The party, according Mr. Bricker, could lose 25 or more seats in Ontario especially in Eastern Ontario, through Central Ontario north of Toronto, and in parts of the Southwestern region of the province.
Where would the governing party make up for those losses to keep its majority? The Ipsos-Reid survey suggests that, at least for the moment, the Liberals likely wouldn't be able to do so.
In Quebec, the Bloc Québécois now leads the Liberals by 18 points 49 per cent to 31 per cent. (In mid-January, the Liberals led by six points.) That puts the Liberals at risk of not being able to reclaim the 37 seats they won in 2000 across the province's 75 ridings especially since Liberal support is concentrated in parts of Montreal dominated by anglophones and in areas along the Ottawa River.
Liberal support is strongest in Atlantic Canada at 49 per cent. The Conservatives have 31-per-cent support and the NDP stands at 17 per cent. In these four provinces, Mr. Bricker suggested, the Liberals could end up with a few more seats.
But the prospects of gains in Western Canada, as in Quebec, now appear greatly diminished.
In British Columbia, the three major parties are in a tight race with the Liberals leading at 33 per cent, and the NDP and the Conservatives close behind at 29 per cent and 27 per cent respectively. (The Green Party, which has 4-per-cent support nationally, is now tracking at 10 per cent in B.C.)
In Alberta, the Conservatives lead the Liberals 57 to 24. The Liberals are, in Mr. Bricker's words, "getting pummelled." (Although the governing party's support is weakest in Alberta, Mr. Martin still has a 54-per-cent approval rating in the province, roughly in line with the national average of 57 per cent.)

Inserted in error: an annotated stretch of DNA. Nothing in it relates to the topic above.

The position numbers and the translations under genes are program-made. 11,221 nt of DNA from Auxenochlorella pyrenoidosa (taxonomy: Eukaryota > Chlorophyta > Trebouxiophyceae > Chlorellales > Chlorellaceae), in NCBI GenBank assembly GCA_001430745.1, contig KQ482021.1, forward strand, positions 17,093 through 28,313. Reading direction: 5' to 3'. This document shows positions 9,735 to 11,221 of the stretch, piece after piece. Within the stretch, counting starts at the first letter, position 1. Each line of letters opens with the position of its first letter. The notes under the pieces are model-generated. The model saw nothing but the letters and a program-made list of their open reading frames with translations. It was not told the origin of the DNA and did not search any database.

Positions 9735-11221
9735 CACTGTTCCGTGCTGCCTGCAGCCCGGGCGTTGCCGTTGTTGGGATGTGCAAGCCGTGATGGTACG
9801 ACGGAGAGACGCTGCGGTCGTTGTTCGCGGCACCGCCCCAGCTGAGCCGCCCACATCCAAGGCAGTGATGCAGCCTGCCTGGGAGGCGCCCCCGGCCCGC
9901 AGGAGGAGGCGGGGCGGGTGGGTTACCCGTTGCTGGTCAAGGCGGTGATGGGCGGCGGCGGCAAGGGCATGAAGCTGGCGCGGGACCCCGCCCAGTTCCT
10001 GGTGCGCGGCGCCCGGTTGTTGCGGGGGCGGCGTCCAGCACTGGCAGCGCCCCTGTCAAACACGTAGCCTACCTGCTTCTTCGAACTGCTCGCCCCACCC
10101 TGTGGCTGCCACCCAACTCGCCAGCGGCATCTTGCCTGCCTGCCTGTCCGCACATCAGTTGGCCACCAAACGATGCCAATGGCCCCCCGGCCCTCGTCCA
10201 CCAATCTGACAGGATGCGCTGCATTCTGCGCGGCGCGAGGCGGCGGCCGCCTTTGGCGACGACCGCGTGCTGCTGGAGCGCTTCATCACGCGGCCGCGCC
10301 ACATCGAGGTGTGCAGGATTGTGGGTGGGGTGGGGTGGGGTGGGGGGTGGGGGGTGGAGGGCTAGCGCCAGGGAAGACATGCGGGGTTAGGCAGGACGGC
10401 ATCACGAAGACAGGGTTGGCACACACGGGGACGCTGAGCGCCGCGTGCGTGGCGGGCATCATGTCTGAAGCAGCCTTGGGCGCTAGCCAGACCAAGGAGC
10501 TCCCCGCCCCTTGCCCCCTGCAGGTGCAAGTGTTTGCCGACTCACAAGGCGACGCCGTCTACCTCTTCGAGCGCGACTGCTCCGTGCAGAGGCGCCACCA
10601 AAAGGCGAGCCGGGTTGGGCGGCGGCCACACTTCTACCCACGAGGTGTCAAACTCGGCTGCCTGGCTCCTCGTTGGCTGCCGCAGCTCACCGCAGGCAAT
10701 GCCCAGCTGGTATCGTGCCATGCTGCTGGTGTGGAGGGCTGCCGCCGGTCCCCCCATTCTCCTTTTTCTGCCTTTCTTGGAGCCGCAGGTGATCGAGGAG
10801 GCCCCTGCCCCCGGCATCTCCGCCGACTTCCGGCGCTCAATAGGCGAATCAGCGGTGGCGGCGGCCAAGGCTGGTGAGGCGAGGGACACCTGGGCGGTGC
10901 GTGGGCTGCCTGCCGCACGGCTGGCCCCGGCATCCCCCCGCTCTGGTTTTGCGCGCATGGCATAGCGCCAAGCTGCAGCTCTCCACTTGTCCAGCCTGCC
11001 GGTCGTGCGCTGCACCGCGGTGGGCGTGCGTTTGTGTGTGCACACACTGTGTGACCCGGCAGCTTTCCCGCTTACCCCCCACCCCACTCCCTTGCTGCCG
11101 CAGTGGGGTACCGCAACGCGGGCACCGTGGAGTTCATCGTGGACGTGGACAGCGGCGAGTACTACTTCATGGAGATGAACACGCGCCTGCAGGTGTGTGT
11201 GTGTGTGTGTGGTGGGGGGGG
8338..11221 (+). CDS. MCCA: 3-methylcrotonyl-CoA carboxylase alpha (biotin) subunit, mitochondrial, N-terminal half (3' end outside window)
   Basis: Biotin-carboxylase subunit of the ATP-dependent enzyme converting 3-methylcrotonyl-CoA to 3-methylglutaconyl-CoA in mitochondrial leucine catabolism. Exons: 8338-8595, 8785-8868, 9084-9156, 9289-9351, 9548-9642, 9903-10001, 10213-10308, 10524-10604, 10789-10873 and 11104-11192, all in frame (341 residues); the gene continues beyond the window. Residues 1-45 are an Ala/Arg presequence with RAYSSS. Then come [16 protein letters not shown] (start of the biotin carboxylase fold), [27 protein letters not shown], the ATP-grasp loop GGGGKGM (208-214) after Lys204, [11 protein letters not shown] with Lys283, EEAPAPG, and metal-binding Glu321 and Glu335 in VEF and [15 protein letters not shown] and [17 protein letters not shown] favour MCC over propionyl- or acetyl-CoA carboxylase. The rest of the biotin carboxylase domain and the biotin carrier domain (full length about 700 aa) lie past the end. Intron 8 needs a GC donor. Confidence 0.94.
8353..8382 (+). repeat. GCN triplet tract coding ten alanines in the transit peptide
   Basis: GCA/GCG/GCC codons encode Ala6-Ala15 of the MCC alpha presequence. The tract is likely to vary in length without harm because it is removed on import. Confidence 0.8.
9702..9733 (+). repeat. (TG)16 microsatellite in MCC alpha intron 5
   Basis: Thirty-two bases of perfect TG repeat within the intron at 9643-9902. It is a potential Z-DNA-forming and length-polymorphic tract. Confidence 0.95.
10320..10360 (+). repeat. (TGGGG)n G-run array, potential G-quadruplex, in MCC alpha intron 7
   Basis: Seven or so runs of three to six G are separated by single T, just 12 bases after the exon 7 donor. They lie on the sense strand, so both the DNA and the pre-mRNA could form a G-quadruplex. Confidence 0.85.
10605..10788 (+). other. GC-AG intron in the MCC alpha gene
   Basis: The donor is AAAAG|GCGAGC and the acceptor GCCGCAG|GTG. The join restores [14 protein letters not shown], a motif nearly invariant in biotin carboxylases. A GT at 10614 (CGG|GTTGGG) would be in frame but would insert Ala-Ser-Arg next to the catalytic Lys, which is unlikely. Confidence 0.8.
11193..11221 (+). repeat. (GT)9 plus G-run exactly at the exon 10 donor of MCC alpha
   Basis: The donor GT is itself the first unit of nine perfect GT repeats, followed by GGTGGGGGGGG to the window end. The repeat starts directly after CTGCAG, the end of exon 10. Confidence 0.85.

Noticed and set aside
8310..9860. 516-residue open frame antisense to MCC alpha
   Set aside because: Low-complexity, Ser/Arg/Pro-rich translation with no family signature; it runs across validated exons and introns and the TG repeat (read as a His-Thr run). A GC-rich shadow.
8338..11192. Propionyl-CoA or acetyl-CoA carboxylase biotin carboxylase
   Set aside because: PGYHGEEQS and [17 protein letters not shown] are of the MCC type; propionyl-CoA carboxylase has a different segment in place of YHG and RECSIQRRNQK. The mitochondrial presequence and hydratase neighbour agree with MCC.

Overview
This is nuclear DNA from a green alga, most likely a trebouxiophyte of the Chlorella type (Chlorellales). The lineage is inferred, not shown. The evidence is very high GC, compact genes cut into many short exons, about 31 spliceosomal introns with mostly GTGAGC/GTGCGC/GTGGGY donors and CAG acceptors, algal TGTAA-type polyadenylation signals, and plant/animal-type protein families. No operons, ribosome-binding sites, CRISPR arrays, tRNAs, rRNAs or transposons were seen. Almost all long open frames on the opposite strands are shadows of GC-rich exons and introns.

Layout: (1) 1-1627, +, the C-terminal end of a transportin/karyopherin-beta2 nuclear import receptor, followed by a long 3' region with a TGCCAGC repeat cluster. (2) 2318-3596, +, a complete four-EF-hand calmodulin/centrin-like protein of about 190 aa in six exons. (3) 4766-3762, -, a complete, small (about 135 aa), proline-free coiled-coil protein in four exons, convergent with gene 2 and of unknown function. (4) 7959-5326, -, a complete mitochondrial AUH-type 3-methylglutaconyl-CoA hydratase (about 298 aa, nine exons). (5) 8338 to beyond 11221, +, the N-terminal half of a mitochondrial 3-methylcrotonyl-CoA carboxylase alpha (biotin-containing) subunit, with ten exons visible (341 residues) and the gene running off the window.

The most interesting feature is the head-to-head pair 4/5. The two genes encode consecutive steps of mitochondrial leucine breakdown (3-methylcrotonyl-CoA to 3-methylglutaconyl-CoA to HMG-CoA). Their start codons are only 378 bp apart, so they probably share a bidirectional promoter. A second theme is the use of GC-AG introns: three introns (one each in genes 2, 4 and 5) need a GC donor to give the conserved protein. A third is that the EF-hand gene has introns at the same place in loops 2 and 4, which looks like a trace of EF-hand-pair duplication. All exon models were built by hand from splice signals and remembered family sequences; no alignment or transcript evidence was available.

In Saskatchewan and Manitoba, the Liberals lead with 36 per cent, followed by the NDP at 31 per cent and the Conservatives at 24 per cent.
Mr. Bricker noted that, across Western Canada, so-called vote-splits how the vote breaks down in individual ridings may not favour the Liberals. In many urban areas, the Liberals and the NDP will be in close fights. But in rural areas, the Conservatives appear to dominate.
"The Liberals don't have a very efficient vote generally," Mr. Bricker said. "That's how you end up with a minority."
Mr. Martin's decision about whether to call an election soon is complicated by the additional factor that governing parties often lose support during election campaigns. In the 1997 and 2000 races, for example, former prime minister Jean Chrétien's party started out with support in the mid to high 40s but ended up on election day with roughly 40 per cent of the votes cast.
This latest Ipsos-Reid poll suggests that Mr. Martin would have no such luxury; if anything, he'd have to gain support on the hustings to win a fourth successive Liberal majority.
The poll, which was based on a randomly selected sample of 2,111 Canadians, is considered accurate to within 2.1 percentage points, 19 times out of 20.
Why can't people see that Martin is as guilty as the next guy and his actions' motivation is damage control and desperation.
The "next guy" being: Chretien, Gagliano, Stewart, Rock, Copps, Radwinski, etc., etc., etc....